Andrew Sentance ex-Bank of England Monetary Policy Committee member (the group that sets interest rates) gave a talk called “The New Normal”. He underlined that it is difficult to see a return to years of growth in the British economy and that the new normal was little growth and very tight money.

And whilst this is not directly relevant to health he showed us one of the most important and counterintuitive slides I have seen. Instead of concentrating on the problems of the UK economy in isolation he looked at the growth in the size of the world economy from what it had been in the year 2000 to what it could be projected to be in the year 2017. This was one of the most significant sets of statistics I have seen in the last decade because it showed that between 2000 and 2017 the world economy will increase in size from 23 trillion dollars to 93 trillion dollars.

I know these are very big numbers, but it means that over those 17 years the annual amount of wealth produced in the world will have increased nearly threefold. This is a fact of massive importance to the world economy. The economic troubles of the UK are put into perspective by this massive growth, although it does make the harsh point that though the world economy is growing very fast, we are standing still. This means that whilst not growing at all is already very very difficult for us, it is in fact much worse than that. The world economy is growing very fast and we are standing still.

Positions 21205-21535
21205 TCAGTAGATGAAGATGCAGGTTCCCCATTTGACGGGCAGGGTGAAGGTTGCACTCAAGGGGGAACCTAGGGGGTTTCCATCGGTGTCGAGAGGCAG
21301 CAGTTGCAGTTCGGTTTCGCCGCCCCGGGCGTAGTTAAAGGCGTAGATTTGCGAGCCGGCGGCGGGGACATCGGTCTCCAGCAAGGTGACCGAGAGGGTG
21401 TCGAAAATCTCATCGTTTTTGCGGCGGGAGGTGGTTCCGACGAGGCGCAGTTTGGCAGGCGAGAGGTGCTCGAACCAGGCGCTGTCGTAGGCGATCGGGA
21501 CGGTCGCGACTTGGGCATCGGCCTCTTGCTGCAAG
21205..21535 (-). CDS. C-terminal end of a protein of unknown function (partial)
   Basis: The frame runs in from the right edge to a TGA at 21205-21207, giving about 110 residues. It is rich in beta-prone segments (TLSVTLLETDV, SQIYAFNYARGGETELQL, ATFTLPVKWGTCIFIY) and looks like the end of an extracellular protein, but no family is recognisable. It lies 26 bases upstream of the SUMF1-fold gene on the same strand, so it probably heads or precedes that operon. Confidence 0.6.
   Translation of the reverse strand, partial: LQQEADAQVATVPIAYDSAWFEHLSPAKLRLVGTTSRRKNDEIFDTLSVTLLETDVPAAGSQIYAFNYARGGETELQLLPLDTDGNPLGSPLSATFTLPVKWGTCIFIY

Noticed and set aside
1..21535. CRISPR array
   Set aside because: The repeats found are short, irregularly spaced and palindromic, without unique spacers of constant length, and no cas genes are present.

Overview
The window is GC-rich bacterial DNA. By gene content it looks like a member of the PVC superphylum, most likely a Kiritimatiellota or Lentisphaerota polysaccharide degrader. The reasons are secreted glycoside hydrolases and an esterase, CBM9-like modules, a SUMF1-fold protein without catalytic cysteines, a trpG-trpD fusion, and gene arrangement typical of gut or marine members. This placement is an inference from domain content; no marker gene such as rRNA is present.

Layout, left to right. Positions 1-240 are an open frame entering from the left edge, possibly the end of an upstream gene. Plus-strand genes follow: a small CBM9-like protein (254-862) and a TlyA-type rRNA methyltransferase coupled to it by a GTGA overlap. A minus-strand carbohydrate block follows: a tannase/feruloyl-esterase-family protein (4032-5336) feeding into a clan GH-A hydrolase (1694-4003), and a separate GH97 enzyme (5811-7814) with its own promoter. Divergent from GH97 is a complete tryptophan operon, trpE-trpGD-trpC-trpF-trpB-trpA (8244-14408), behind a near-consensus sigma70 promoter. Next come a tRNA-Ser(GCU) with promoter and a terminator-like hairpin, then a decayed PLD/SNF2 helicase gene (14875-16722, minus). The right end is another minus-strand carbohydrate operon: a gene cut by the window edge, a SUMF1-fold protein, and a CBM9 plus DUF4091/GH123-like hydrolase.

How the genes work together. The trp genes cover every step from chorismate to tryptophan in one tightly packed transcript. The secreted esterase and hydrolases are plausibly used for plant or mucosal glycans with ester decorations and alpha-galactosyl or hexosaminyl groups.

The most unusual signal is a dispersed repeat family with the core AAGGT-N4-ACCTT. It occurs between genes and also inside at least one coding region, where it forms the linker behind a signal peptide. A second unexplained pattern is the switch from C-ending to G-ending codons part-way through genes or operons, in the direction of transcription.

And I still don’t know where those people who think there will be more money for the NHS imagine it will come from…


One Response to “Reflections on the Nuffield Summit”

  1. Strategically, it’s a socio-political decision what %GDP we spend on healthcare, so some increased funding is achievable (if we so choose: e.g. Trident vs NHS!). It’s important also to include prevention in the wider perspective e.g. influencing lifestyle choices (diet, exercise, smoking, alcohol)has a critical influence on future demand.

    Also, current focus on affordability considers primarily the cost of treatment as delivered by providers steered by commissioners, so putting pressure on frontline care: whereas the ‘system costs’ (transactional, management, regulatory)should be a key target for improvement.

    So the current measure of £bn cost of the NHS needs a wider perspective before future affordability can be ruled out!